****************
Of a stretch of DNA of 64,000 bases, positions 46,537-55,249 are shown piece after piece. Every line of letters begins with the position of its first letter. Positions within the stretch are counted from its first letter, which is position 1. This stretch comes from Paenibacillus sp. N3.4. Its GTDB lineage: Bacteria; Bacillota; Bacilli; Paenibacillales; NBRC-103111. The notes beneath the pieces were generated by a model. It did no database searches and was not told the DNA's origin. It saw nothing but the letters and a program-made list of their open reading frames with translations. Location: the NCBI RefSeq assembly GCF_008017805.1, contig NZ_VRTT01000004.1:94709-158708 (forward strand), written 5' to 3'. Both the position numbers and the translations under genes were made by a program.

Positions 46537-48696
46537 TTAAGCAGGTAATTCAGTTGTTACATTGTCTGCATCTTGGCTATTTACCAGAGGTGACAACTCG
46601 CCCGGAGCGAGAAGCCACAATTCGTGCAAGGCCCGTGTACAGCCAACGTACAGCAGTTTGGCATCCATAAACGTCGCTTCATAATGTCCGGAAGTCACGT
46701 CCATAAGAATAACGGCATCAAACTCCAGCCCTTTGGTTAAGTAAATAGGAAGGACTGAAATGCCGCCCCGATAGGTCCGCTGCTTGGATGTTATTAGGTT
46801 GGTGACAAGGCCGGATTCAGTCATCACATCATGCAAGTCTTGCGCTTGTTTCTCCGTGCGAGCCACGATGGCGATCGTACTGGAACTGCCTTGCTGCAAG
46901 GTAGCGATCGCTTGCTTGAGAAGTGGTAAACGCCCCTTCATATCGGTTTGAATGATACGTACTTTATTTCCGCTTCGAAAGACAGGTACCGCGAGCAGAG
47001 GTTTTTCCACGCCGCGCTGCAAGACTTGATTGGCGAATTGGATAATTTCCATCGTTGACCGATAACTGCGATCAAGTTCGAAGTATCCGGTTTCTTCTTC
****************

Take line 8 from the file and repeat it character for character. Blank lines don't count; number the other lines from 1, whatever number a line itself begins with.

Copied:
47001 GTTTTTCCACGCCGCGCTGCAAGACTTGATTGGCGAATTGGATAATTTCCATCGTTGACCGATAACTGCGATCAAGTTCGAAGTATCCGGTTTCTTCTTC